But now Gibson, who also won a 2A state title in the 3,200 meters last spring during track season, is starting to think about where he would like to continue his running career next year, just like many other members of Whatcom County's storied senior class he has been competing against since they were in middle school.

And with a pair of state titles on his resume, Gibson's list of possible college suitors is quite impressive with names like Georgetown, Notre Dame, Stanford and Villanova.

"I've always thought, since I was younger and looking at the potential of running in college, that running and athletics should be a tool to help you get an education you might not otherwise get," Gibson said. "I look at Notre Dame or Georgetown or Stanford, and I don't know that I would get that opportunity without running. The other thing is I want to make sure I'll be happy for the next four years as an athlete, as well as a person. I have to think about what happens if I break my leg and I can't run anymore. Will I still be happy there? I need to match the school, not just match the team."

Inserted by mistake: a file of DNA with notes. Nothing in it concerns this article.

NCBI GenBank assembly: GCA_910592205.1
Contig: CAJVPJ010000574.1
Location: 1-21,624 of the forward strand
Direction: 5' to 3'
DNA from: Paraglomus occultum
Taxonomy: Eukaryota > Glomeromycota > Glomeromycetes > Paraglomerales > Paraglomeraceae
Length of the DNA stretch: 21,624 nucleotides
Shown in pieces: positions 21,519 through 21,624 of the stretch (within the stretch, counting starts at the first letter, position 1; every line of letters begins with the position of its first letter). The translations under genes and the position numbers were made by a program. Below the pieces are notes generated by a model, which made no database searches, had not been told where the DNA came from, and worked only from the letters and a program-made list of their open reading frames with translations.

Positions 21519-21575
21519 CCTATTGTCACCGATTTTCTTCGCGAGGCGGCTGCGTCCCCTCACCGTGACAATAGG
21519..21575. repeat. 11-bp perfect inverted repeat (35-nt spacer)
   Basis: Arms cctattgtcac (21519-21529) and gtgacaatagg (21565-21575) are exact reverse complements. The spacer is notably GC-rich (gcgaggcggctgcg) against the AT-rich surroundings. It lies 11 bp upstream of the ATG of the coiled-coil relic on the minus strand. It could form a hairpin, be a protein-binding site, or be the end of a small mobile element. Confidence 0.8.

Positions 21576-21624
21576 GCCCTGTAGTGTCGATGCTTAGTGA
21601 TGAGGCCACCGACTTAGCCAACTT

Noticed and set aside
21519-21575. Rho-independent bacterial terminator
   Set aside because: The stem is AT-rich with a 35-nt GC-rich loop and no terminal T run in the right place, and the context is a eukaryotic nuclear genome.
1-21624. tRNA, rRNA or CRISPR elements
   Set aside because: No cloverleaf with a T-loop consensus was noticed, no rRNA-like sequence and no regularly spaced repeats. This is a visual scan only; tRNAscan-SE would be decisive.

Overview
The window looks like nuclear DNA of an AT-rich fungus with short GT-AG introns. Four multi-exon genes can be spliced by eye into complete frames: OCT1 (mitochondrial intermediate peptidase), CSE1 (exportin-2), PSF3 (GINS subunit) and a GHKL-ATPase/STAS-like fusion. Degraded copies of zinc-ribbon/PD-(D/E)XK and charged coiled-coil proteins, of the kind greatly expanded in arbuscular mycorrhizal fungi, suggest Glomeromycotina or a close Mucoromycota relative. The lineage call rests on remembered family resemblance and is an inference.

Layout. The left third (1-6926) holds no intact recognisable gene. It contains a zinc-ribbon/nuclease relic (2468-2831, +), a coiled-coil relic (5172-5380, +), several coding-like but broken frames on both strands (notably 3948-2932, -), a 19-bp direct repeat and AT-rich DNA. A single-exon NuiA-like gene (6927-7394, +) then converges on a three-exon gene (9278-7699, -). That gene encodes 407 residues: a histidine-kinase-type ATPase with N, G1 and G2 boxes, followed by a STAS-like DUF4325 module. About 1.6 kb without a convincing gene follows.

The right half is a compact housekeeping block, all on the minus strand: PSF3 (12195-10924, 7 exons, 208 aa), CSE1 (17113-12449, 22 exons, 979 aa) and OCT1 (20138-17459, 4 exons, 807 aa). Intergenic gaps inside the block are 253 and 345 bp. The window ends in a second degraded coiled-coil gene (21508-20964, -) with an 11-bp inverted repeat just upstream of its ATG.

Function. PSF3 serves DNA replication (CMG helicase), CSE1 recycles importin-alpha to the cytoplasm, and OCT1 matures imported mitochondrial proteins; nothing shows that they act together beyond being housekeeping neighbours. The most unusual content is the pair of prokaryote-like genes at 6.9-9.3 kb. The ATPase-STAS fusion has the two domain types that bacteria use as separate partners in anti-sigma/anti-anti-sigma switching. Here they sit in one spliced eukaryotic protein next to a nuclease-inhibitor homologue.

Whatever college does land Gibson will get a runner who Henry described as "mentally tough. He's confident, yet not cocky or arrogant. He has tremendous work ethic."

Combine those traits together with his physical gifts, and you've got quite a runner.

But that's not what Henry will miss most when Gibson is gone.

And it won't be his first-place finishes, either.

"I'll miss his sense of humor," she said. "Obviously, he's a really good runner, but more than that, he was fun. He's one of the more creative people I've ever met. He sees things differently. He can make jokes and puns and word plays. He was so much fun, and that played a big part in getting more and more kids out. ... We will miss Patrick, but boy, it's been fun watching him run these past few years."